NEW BLOG: When Nokia unveiled its Symbian OS-powered 808 PureView at Mobile World Congress in 2012, there was one question which was most frequently asked: when will this come to Windows Phone? And now, a year and a half later, we have the answer.

The newly-announced Lumia 1020 gives Nokia an important differentiating factor in a smartphone race that is dominated by Apple and Samsung. No company has offered a device with similar capabilities despite the fact that it has been in the pipeline for quite some time, and in the marketing game Nokia now has some additional ammunition to use against its rivals.

With Nokia’s other Lumia smartphones also placing imaging high on the spec sheet, the hope will be that the new spec-busting smartphone will have something of a halo effect over the rest of the line. For users who prioritise the quality of their device camera, Nokia is hoping it will become the vendor of choice.

But the fact of the matter is that this will give Nokia a boost among a subset of the smartphone customer base. Among most users, the beauty of a smartphone is the versatility: the camera in the iPhone or Galaxy S4 (or HTC One, or Sony Xperia Z…) offers images that are certainly good enough for most purposes, with the convenience of a device that does so much more.

And it is here that Nokia (and Microsoft) still face a challenge. According to a survey last month, Windows Phone (along with fellow new-entrant BlackBerry 10) lacks many of the top titles available on Android or iOS, despite efforts to bolster their app catalogues.

While there has been a lot of emphasis placed on the number of apps available – approaching 150,000 for Windows Phone – this is irrelevant if it contains multiple products which offer the same functionality or are low quality.

As Canalys, the company behind the survey, noted: “The availability of key apps is a factor in motivating consumers’ initial mobile device purchasing decisions, and it will only become more so. But moreover, it is a major factor in determining ongoing consumer satisfaction.”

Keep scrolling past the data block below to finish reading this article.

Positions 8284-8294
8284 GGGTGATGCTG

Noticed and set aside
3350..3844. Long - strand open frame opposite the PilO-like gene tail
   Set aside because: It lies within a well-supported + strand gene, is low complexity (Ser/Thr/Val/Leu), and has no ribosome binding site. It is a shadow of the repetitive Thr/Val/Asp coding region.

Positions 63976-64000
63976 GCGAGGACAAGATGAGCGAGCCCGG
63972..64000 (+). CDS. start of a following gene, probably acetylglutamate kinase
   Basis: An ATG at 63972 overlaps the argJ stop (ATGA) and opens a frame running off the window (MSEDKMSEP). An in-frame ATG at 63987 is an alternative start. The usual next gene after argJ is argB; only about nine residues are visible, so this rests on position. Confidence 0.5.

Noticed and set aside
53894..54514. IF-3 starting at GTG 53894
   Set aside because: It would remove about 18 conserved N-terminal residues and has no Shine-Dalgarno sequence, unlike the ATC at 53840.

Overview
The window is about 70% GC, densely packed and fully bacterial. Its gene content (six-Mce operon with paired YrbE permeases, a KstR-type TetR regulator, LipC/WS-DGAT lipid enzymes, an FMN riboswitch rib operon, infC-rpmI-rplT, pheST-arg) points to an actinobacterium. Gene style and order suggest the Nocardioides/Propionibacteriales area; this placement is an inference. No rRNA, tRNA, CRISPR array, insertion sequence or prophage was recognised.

As a premium device, the Lumia 1020 is targeting existing smartphone owners, many of who will have built up a collection of favourite apps and content on Android or iOS. Until Windows Phone can match this, converting users will always be a challenge.

And again Nokia has chosen to lead in the US, a market dominated by Apple’s iPhone and with Android gaining ground. Nokia has never been strong in this country, so it seems odd to choose this as a core battle ground for new products, when it may find it easier to build momentum in markets where it already has some brand cachet.

So, as a device in its own right, Nokia’s latest smartphone may do less to drive adoption of Windows Phone than other devices in Nokia’s range, aimed at less demanding consumers. As sales of these units increase the size of the Windows Phone user base, the platform will become more appealing to developers, who will create the apps and content which will enable it to become a more effective competitor at the high-end.

For imaging centric users, there is a new game in town. The 808 PureView reviewed well for its image quality, with the main focus of criticism being the fact that it is powered by an aging platform. Lumia 1020 addresses this, as well as updating the PureView imaging experience, to create what looks likely to become a stand-out device for a specific segment of the customer base.

And Nokia has picked up some bragging rights, which will give it a boost in the fiercely competitive marketing battle.

Nokia’s success in the smartphone market – which is not guaranteed – will come from the breadth of its portfolio, and not a single device. But the Lumia 1020 does at least have features which set it apart from its main rivals – and for that alone it should be applauded.

The editorial views expressed in this article are solely those of the author(s) and will not necessarily reflect the views of the GSMA, its Members or Associate Members